The building which now houses the Middle Haddam Public Library was originally built as a store by Cyrus Bill and Daniel Tracy. Tracy was a master carpenter who also owned a shipyard. He soon left the partnership and was replaced by Seth Overton. The gambrel-roofed structure continued as a commercial establishment until 1825 and then became a residence. In 1908, it was donated by Delia Rounds to the library committee.
Read the rest of this entry »
Edward M. Simpson, who lived in Middle Haddam at Knowles Landing, was a steamboat captain and pilot on the Connecticut River in the mid-nineteenth century. His daughter, Harriet M. Brainerd, was married to Edward R. Brainerd, a marble dealer in Chicago. The couple built a summer house near her father’s home in Middle Haddam in 1886. At the time, Knowles Landing was a destination for tourists and steamboats would dock at the landing. Harriet Brainerd built a Steamboat Dock House in the early 1890s to replace an earlier structure, built in the 1860s. Later used as a residence, this boat house burned down in the 1980s, but the Queen Anne-style Harriet M. Brainerd House (pdf) survives, displaying Victorian-era features, like the decorative stickwork on the front veranda.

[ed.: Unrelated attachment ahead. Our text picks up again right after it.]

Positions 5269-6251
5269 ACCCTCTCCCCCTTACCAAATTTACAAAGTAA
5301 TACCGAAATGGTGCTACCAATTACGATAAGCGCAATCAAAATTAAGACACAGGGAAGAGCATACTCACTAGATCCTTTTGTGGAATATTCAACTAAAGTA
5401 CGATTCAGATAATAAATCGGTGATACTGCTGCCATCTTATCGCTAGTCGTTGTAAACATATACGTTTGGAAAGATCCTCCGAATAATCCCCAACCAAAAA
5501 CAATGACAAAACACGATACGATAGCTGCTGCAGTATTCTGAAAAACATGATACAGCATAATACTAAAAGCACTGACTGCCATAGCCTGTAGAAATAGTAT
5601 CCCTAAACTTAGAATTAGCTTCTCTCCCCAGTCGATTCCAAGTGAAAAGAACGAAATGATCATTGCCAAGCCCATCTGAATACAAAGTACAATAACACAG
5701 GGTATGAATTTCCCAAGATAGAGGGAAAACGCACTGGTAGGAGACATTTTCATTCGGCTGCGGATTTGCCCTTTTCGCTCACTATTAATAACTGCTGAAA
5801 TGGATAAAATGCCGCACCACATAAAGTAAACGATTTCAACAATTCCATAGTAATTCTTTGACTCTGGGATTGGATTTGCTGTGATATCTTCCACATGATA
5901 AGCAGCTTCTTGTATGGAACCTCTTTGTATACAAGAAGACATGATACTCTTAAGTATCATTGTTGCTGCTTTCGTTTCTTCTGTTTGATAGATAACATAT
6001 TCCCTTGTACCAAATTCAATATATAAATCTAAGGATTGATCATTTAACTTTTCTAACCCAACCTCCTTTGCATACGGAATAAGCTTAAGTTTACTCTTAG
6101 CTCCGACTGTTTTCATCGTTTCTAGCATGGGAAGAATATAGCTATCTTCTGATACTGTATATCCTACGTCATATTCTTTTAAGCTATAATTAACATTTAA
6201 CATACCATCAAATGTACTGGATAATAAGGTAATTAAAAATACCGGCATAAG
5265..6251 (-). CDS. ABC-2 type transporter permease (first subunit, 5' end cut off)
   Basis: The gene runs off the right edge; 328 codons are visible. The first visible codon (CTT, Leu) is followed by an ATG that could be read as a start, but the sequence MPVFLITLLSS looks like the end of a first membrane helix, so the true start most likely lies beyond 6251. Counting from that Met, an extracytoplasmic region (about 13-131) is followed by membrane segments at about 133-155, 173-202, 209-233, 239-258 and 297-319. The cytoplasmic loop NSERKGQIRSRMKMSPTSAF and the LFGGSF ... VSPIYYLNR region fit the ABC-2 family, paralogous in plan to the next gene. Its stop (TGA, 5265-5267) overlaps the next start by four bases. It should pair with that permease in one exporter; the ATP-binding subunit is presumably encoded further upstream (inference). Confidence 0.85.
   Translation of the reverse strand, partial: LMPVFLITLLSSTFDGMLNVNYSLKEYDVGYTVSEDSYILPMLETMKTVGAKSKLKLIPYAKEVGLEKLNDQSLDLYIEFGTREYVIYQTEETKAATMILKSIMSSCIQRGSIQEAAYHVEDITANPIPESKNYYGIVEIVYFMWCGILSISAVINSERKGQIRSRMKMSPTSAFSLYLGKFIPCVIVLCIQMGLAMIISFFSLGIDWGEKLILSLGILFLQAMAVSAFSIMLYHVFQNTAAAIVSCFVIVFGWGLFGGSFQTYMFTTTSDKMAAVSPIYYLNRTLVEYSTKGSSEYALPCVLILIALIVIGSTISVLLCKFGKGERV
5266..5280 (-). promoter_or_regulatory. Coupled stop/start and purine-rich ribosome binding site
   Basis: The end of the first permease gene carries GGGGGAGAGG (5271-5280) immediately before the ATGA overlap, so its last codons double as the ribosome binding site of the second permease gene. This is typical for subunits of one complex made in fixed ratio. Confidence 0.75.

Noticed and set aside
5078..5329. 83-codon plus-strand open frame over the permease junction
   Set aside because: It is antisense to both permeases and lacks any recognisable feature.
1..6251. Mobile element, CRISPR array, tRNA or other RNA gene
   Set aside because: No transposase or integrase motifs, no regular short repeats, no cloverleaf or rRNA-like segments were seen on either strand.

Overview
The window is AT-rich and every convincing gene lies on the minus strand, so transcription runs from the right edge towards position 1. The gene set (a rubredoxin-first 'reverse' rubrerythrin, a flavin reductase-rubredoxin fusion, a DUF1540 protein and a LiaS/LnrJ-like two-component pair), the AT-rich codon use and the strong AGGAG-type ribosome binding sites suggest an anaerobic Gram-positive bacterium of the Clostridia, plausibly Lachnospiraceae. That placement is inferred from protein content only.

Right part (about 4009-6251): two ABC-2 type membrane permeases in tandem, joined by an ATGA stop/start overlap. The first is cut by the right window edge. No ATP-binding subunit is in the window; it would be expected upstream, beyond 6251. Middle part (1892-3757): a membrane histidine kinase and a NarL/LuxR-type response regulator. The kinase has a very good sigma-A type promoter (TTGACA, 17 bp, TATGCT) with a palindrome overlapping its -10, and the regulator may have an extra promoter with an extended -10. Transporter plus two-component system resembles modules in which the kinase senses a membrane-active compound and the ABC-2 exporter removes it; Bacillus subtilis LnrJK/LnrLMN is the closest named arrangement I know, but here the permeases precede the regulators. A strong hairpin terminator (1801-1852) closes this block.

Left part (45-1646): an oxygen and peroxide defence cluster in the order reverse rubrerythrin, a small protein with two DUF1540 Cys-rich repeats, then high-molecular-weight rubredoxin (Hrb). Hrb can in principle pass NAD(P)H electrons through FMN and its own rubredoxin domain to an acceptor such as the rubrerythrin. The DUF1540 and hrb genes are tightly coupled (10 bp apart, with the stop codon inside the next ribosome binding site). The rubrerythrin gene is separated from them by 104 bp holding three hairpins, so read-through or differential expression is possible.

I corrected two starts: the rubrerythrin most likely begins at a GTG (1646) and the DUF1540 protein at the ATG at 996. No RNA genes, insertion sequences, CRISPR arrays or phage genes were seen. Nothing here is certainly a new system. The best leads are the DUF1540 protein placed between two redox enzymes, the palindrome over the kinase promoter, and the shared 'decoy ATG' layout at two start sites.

As requested, the octagon house built for Henry S. Smith in 1855 is located at the dead end of Bevin Boulevard in East Hampton. Smith was the son of Nathaniel C. Smith, who represented his town six times in the Connecticut General Assembly and served as town clerk for twenty-five successive years. The house, which has a porch and a later ell, has been owned by the Clark family since around 1900.
The Deming Sexon House is an octagon house on Middletown Avenue in East Hampton. The house appears to have two floors in the picture above, but on the other side the house’s basement is exposed and has windows, revealing that it actually has three floors.
Joseph Parke was a cooper who moved from Groton to Middle Haddam in 1758, when the community was still developing into what would become an important shipbuilding port on the Connecticut River. One of Parke’s sons built an asymmetrical saltbox house at Knowles Landing in 1770. After the Revolutionary War, it was occupied by Chauncey Buckley, a wealthy merchant and owner of privateers during the war.
St. Patrick’s Church in East Hampton began as the Mission of East Hampton in 1857, with the first church building being constructed in 1869. The current church, located half a mile east of the first building, was dedicated in 1897 and a rectory was built in 1901. Originally served by St. Mary’s Church in Portland, St. Patrick Parish was set apart from Portland in 1900.